Ever wondered who the first people to settle in Lewisham were? Or why Ladywell is called Ladywell? Look no further. We've gone on a brief but intense look back in time to unveil some of the earliest facts about Lewisham and how the borough came into existence...
John Marius Wilson, writes in the topographical dictionary The Imperial Gazetteer of England and Wales 1872 of a town once called Levesham, signifying the ''dwelling among the meadows”. Wilson continues by stating that the village “consists chiefly of one street, about a mile long, extending N and S; is supplied with water from a stream rising at its upper end, and flowing through it”. Here Wilson is referring to the River Ravensbourne that enters into a confluence with the River Quaggy. It is these two, now relatively small rivers, that were formative in shaping what we now know to be Lewisham.
The origins of Lewisham begin with the Saxons. Bede, also referred to as Saint Bede or the Venerable Bede was an English monk who resided at the monastery of Saint Peter at Monkwearmouth, an area of Sunderland. As a monk and a scholar, Bede’s most famous work was Historia ecclesiastica gentis Anglorum (The Ecclesiastical History of the English People). He wrote of how the Jute, Germanic people, settled near St. Mary’s Church in Ladywell. The Jute chieftain named Leof alighted his vessel, surveyed the land and burnt his boat as a mark that they had finally settled. The area was dry yet had easy access to water. As time went on drainage and irrigation techniques improved which allowed the village to expand north into the wetter areas.
"The Ladywell" in Ladywell Fields, c. 1840 Ladywell was originally named after its medicinal well - ‘Our Lady’s Well’ - named after the Virgin Mary, which was based near the Fields where the Cafe ‘Le Delice’ now stands.
King Alfred the Great (849 – 899) became Lord of the Manor of Lewisham, and this title is celebrated by a plaque in Lewisham Library. The Manor of Lewisham then changed hand over the next few centuries. The Environs of London: Volume 4, Counties of Herts, Essex and Kent (1796) outlines the exchanging of ownership. The historical journal states how King Alfred’s niece, Elthruda, gave the Manor of Lewisham to the Abbey of St. Peter in Ghent (Belgium) in about the year 900. This conversion of possession was confirmed by Edward the Confessor and maintained until the early 15th Century when Henry V seized the Manor from Ghent and subsequently granted it to the prior and convent of Shene (now Richmond).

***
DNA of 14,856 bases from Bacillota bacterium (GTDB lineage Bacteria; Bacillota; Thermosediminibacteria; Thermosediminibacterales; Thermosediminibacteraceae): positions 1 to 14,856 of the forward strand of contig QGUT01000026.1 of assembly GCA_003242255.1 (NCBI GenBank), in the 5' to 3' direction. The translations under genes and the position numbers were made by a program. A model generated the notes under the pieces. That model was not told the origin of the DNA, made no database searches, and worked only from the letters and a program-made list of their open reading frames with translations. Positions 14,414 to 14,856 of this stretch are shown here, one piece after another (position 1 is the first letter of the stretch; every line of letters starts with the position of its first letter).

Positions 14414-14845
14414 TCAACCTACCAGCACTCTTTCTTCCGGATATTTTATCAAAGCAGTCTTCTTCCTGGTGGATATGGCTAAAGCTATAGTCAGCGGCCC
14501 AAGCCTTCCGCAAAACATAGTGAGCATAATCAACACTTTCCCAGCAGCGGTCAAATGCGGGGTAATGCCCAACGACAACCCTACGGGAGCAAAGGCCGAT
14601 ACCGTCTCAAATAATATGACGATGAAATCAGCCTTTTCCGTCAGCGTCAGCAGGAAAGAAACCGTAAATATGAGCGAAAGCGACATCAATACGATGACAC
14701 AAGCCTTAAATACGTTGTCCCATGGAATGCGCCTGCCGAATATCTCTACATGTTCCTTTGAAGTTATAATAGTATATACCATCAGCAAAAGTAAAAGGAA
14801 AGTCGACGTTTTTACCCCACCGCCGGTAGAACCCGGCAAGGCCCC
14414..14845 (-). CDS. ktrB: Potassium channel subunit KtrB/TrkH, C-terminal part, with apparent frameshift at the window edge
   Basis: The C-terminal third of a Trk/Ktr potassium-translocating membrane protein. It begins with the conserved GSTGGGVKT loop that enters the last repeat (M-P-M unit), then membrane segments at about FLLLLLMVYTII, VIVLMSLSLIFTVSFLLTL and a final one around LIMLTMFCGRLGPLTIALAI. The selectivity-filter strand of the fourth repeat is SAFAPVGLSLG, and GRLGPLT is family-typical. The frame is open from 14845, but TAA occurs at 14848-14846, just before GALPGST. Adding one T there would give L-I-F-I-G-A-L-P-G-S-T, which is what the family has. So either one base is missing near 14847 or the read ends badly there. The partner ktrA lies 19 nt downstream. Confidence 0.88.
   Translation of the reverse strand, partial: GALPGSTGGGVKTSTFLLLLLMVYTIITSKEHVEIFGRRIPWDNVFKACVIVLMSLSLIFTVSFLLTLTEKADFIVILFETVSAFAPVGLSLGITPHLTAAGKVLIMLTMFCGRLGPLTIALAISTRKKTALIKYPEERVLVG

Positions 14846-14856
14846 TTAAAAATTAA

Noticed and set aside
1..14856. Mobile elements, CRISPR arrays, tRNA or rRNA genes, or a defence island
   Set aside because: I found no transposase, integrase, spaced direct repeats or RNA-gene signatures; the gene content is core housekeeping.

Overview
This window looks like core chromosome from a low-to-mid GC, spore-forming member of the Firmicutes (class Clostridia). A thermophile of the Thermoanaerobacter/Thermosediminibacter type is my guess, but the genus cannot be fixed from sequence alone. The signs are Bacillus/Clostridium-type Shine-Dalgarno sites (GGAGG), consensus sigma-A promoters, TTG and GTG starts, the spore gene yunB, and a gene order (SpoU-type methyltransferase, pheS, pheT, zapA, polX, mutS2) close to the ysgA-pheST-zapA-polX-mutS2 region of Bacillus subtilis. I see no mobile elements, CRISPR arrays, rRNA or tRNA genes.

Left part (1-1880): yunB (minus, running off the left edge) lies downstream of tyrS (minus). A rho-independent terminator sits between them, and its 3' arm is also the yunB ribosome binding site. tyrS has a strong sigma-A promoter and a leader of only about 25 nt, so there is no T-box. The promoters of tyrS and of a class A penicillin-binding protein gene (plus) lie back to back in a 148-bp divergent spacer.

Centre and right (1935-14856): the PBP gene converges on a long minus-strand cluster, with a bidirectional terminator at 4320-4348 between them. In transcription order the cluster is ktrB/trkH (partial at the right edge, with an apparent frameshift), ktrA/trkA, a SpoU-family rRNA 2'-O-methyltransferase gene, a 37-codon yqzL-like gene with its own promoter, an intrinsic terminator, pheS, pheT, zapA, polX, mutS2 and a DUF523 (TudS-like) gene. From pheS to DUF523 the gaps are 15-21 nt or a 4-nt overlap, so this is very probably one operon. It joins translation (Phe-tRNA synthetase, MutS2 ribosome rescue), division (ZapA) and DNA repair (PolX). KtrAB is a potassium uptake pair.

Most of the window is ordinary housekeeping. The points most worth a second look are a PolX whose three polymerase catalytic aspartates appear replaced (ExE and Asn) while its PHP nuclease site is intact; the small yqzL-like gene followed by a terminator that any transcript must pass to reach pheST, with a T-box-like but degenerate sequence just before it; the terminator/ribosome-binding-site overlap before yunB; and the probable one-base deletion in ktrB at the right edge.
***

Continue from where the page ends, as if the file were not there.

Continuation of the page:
Over the next few centuries the manor changed hands between various stewards entrusted by the monarch at the time. In the mid-17th Century the Vicar of Lewisham, Abraham Colfe, founded Colfe’s School, a primary school and six alms-houses. The 18thCentury saw Baron Dartmouth come into possession of Lewisham, and his son William, who was raised by Queen Anne, was appointed Viscount Lewisham and Earl of Dartmouth. The Viscount’s son, Lord Dartmouth, obtained from King Charles II the right to hold a fair on Blackheath twice a year and a market twice a week. Unfortunately these have been discontinued; however one could claim that they have been replaced by the Blackheath Farmer’s Market and On Blackheath Festival.
The centre of Lewisham was generally considered to be in the southern part of the town, where the University Hospital Lewisham now lies. However, the nucleus extended north with the arrival of the North Kent Railway Line in 1849.
Lewisham Central holds the position of the focal point of the county, since the first arrival of the Jute people. The surrounding environs include: Bellingham, Blackheath,Brockley, Catford, Crofton Park, Downham, Evelyn, Forest Hill, Grove Park, Ladywell, Lee Green, New Cross, Perry Vale, Rushey Green, Sydenham, Telegraph Hill and Whitefoot.